Outwash Plains: Erosional Landforms
Outwash plains made up of outwash deposits are characteristically flat and consist of layers of sand and other fine sediments. The plains at the foot of the glacial mountains or beyond the limits of continental ice sheets are covered with glacio-fluvial deposits in the form of broad flat alluvial fans which may join to form outwash plains of gavel, silt, sand, and clay.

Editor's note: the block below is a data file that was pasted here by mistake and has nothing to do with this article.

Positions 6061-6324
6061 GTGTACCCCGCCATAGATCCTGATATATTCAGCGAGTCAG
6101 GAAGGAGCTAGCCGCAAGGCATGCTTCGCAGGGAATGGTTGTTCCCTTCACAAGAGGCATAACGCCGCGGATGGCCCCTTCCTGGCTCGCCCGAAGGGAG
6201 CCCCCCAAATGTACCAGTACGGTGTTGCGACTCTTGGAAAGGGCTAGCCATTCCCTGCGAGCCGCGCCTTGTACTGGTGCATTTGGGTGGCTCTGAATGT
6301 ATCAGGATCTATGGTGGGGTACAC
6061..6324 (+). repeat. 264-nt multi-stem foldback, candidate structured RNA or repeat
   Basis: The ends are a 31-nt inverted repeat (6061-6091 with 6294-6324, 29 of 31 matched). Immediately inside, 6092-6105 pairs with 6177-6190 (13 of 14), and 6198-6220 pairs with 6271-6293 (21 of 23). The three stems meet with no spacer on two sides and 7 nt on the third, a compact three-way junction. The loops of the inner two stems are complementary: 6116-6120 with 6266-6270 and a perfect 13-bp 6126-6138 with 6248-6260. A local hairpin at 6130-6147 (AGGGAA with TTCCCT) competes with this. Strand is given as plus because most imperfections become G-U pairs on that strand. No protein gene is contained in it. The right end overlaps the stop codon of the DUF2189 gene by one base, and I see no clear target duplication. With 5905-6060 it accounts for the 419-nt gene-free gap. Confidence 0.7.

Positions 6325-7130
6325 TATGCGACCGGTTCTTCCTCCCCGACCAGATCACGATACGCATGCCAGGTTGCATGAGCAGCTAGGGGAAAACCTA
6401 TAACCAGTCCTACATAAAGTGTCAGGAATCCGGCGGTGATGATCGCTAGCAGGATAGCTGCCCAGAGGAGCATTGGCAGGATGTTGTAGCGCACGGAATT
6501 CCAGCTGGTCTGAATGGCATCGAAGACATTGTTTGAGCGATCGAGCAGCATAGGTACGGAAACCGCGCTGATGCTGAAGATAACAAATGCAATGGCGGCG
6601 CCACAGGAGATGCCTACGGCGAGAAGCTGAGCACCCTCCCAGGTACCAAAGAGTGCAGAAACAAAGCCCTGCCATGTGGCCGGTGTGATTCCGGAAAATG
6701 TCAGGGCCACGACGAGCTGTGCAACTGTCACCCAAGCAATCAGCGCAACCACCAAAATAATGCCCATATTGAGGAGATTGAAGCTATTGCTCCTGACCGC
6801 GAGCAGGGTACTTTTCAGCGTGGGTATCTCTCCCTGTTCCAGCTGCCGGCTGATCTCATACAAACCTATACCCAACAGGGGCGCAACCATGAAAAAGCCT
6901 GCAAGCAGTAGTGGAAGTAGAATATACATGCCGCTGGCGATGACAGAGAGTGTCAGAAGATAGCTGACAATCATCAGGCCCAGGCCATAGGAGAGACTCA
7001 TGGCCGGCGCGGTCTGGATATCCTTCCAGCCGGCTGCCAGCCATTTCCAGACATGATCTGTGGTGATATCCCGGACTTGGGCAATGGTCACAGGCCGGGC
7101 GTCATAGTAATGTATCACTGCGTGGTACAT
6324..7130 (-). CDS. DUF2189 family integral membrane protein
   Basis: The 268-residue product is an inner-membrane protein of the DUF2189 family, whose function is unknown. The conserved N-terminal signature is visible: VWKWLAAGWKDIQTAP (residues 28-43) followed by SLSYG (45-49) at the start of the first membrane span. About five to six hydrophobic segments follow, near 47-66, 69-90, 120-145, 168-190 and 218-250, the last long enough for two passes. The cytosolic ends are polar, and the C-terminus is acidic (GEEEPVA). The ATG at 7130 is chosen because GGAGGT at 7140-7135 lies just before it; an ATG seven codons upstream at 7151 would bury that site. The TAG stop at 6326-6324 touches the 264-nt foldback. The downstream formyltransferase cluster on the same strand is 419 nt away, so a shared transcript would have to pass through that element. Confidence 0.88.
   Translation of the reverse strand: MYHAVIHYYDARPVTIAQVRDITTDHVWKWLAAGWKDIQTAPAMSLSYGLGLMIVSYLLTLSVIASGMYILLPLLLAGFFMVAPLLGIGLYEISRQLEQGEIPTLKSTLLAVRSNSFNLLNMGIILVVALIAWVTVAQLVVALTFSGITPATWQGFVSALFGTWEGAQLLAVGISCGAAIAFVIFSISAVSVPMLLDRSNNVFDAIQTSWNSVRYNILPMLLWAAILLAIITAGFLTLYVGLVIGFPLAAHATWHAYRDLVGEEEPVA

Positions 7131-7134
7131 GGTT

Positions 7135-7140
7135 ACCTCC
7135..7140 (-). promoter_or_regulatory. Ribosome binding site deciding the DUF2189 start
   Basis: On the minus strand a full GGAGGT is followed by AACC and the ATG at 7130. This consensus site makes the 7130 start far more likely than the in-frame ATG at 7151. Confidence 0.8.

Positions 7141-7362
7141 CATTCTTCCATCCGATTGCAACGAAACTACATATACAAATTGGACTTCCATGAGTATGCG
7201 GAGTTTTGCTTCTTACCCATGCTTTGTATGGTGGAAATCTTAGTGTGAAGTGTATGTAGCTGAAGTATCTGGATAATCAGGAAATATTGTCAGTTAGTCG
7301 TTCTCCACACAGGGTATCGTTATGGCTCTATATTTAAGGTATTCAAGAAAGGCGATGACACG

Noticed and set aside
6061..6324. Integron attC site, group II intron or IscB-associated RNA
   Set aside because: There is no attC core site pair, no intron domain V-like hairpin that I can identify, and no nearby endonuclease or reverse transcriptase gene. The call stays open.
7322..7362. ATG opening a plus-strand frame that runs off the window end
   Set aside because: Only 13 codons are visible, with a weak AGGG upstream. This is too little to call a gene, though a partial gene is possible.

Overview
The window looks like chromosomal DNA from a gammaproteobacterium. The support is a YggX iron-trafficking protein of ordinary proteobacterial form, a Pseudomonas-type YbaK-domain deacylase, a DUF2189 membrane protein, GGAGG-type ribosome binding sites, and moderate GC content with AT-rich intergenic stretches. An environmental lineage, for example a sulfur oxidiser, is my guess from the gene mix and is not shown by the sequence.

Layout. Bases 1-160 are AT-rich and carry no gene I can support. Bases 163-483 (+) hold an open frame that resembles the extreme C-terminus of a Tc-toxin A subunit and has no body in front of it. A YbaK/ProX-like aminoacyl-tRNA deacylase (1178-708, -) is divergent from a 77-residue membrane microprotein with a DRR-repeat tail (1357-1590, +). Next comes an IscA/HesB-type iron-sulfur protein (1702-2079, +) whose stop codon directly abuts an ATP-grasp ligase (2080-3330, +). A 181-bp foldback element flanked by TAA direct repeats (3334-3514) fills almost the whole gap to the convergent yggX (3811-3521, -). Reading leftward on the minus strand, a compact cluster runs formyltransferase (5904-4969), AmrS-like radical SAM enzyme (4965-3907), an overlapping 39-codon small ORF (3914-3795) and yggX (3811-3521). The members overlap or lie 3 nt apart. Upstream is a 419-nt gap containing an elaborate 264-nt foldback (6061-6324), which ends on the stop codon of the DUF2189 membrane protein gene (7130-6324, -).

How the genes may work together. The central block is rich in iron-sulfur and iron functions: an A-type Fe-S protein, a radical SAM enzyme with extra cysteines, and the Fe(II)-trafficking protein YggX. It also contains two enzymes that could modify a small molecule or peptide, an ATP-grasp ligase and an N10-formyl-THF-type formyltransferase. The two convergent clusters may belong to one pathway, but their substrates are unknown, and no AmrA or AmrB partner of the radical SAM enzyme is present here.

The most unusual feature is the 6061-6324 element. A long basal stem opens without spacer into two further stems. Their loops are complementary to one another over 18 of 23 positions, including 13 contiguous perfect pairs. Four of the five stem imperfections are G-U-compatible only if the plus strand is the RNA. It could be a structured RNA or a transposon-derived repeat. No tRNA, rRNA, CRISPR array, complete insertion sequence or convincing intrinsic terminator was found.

An outwash may attain a thickness of 100 m (328 feet) at the edge of a glacier, although the thickness is usually much less; it may also extend many kilometers in length. Outwash plains can extend for miles beyond the glacier margin. For example, outwash deposits from the Wisconsin Glaciation can be traced to the mouth of the Mississippi River, 1,120 km (700 miles) from the nearest glacial terminus.